He says today, "I wouldn't run again unless there are numbered seats or sub-districting." Both of those options would make for a level playing field, many advocates say. And, Smith points out, "Either one of those options would eliminate Democrat running against Democrat."
He is an active and vocal member of the Democratic Party, where he is St. Thomas-St. John district chair.
Earlier this year, the party had trouble with one prominent Democrat, Senate President Lorraine Berry, who split with the Democratic minority. The committee voted Berry out of her post as head of the Women's Caucus. Smith was staunch in his defense of the vote, which Berry decried loud and long on the airwaves.
"Our by-laws state that a person who associates himself or herself with another caucus automatically forfeits her vote," he says.
"There are some members who think since she is the only female senator, and therefore the best person for the job, she should remain. They say we should let bygones be bygones, and we should start healing in the party," he said at the time. "But, what about those seven minority Democratic senators who stuck with the party? Should we reward somebody who has broken away, when, in fact, she aligned with a group aligned with an opposition to destroy the Democrats?"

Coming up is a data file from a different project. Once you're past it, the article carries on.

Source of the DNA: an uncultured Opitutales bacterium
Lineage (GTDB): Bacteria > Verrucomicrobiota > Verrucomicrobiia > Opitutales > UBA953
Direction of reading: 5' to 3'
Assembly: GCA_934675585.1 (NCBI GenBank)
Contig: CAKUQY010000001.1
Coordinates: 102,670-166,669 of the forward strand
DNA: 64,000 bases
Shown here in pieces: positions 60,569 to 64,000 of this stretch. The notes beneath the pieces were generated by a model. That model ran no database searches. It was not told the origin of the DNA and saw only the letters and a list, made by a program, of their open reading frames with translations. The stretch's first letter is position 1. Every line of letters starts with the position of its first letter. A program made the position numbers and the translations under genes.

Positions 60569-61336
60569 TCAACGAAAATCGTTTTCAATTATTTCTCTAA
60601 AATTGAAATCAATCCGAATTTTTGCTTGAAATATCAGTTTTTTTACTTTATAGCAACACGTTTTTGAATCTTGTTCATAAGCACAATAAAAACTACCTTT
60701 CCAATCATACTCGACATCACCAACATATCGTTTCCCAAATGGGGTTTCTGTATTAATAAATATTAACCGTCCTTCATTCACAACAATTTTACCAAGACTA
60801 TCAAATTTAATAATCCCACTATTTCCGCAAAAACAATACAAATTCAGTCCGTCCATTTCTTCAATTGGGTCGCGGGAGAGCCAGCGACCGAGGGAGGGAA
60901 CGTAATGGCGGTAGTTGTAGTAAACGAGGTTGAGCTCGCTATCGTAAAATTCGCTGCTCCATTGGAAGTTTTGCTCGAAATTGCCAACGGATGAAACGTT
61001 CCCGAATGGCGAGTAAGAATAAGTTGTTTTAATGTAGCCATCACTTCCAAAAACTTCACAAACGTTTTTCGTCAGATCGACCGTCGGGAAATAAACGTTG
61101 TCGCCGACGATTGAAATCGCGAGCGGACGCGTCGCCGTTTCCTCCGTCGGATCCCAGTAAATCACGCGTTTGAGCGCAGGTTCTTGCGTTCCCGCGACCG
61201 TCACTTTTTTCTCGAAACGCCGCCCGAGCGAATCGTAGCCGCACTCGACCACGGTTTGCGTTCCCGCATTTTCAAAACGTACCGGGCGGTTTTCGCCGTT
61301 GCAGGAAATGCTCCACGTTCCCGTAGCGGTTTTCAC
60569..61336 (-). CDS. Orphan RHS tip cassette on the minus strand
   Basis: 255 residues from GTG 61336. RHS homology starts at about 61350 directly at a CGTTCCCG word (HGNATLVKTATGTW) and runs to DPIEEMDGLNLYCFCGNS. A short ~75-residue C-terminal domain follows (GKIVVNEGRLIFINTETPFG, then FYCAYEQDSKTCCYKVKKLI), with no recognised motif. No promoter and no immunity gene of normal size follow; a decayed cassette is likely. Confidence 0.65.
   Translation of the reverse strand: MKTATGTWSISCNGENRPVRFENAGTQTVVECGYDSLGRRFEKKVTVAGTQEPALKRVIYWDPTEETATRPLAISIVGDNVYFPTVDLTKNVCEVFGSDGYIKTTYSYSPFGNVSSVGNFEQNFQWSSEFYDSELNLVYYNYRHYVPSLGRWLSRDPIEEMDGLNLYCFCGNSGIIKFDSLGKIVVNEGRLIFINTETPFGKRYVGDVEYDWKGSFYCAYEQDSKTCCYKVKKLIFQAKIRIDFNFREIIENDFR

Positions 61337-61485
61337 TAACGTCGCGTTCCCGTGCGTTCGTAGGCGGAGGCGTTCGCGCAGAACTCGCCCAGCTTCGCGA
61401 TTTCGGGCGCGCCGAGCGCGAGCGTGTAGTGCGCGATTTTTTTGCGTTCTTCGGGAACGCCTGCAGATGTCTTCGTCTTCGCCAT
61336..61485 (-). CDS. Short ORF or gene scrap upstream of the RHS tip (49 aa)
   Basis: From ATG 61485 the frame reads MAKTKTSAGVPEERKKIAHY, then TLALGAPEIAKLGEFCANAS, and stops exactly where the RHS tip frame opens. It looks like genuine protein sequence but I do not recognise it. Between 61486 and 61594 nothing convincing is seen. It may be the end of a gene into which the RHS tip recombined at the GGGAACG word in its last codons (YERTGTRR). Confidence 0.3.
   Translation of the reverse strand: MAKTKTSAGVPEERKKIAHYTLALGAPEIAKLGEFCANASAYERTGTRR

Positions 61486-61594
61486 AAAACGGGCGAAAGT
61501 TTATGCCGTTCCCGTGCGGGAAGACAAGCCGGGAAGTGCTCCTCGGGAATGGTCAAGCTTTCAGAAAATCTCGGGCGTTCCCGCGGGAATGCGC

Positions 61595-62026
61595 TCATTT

There have been rumblings this week of a reorganization in the Senate. Smith reiterates what he had previously said. "She could come back home and join with the other seven Democrats in the minority. I would pledge my full support for her to regain her status as chair, once that is done."
While discussing the last 32 years, Smith is frequently interrupted by phone calls, some of them about Monday's Democratic groups' Labor Day party at Brewers Beach. But he says his heart hasn't been in it as much as it could be. And he's passionate, once again, in explaining why.
He says he has been preoccupied by the recent alleged hate crime on St. John. Raising his hands dramatically, he says, "The police have to make a statement. They can't continue this wall of silence," he says. "They have to re-shuffle the St. John police assignments. And you may quote me."
He says he took a poll at a St. John public meeting last week organized by Delegate Donna Christensen. "Everyone I spoke with had a low opinion of the effectiveness of the St. John police officers."
he had an idea likely born out of his long association with labor practices. "We should form standing organizations to address these deep-seated issues to bring togetherness. Maybe we should get help from other communities and get somebody from the outside."
And the phone rings again. Smith flashes the smile, poses patiently for a picture, and waves us off.